TV shows are fake. That’s true whether they’re scripted or “reality” (you better believe it). But that doesn’t mean they can’t feel real, which is often the trademark of a really good show.
These shows are shot, scripted and acted in a way where they simply feel authentic. Like you’re watching real life with people that aren’t actually actors. Check out my picks below, and comment with any you think I might be missing.
Louie is an interesting show because the only way Louis CK said he would do it was if he had carte blanche to do WHATEVER he wanted on the show. Most of the time, it just involves him living his life. It might be seen as slow to some or lacking in actual “jokes,” but the show is genuinely funny and Louie simply seems like he’s just being himself, and having people film it. It’s practically the closest thing you can get to a reality show without it actually being one. Or being awful.
Girls is in many ways the anti-Sex in the City, which is funny, as both shows call (called) the same network home. Creator and star Lena Dunham is everything that Carrie Bradshaw is not, frumpy, poor and couldn’t care less about fashion. Between her and her quirky group of friends and strange love interests, Girls feels like a more accurate chronicle of the wandering generation of 20-somethings than any other show that’s come before it.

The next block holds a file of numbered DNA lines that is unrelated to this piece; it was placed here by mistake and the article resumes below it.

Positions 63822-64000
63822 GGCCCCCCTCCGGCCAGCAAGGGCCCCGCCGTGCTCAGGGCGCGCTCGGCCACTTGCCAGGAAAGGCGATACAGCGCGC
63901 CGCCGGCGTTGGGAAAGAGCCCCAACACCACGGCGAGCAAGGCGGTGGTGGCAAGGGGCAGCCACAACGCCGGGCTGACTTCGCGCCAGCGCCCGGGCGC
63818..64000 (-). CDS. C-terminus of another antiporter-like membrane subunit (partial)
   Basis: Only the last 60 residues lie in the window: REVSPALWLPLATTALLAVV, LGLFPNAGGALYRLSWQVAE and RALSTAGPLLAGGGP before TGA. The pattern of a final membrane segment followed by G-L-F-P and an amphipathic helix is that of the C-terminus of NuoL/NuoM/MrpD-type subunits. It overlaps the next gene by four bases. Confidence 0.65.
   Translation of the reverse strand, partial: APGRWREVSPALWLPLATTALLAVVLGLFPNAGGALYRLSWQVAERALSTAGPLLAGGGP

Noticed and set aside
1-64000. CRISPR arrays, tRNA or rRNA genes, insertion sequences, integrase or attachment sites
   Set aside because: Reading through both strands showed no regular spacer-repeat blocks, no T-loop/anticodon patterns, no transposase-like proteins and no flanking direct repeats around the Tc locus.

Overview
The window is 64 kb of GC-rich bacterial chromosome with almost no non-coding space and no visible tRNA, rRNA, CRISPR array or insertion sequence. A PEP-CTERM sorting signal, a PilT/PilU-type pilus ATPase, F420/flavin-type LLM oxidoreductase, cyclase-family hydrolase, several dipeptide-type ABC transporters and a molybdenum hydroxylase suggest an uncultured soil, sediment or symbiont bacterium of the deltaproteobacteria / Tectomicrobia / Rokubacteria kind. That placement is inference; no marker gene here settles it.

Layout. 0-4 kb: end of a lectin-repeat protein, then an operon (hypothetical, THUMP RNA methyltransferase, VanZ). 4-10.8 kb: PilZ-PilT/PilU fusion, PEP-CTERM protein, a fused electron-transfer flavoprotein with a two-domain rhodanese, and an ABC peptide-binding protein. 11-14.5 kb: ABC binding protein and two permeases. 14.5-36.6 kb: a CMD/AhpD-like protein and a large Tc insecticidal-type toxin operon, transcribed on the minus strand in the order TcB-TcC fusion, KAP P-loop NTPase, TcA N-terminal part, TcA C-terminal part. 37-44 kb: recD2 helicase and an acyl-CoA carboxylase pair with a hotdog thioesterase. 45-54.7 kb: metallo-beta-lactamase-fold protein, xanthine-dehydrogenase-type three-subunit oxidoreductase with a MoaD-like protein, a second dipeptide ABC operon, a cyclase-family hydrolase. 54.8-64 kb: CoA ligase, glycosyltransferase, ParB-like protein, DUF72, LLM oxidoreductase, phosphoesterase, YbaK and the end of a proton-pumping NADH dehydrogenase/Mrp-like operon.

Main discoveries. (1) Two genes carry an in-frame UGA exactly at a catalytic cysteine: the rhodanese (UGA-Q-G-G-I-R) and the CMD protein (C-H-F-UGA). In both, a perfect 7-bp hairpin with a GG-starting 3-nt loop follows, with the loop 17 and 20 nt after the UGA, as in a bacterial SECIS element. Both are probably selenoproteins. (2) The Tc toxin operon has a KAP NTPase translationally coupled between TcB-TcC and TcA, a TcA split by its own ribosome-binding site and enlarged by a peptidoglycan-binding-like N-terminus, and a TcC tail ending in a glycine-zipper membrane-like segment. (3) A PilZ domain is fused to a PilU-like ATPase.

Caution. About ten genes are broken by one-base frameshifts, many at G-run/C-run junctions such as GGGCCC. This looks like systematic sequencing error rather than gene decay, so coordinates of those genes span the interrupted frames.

Moving out of comedy, The Wire simply feels like you’re watching a documentary about life on the streets of Baltimore most of the time. You have to remind yourself that these are actual actors at times because that’s how authentic the show seems. Helping that aura is the fact that many cast members actually lived similar lives to that of the people they’re portraying. Also, there’s never any music in the show, other than what’s playing live in a given seen. Little things like that make it seem even more real.
The Office (BBC)
The original BBC Office is not the absurdist sideshow that the American version has become. Rather, it started out as a documentary of people living very ordinary lives working at a paper company. It was a mix of humor and depression, and the misery it projected from its cast was perhaps the most telling look at white collar office life anyone’s ever bothered to document.
Friday Night Lights
Friday Night Lights may have more of a “show” feel to it, but that doesn’t mean it doesn’t feel real. The story of a Texas football team was more compelling week after week than any show about terrorist plots or aliens. The drama felt real, the characters felt genuine. The script, the way it was filmed and the cast all contributed it making the show about as perfect a scripted drama as you can get.
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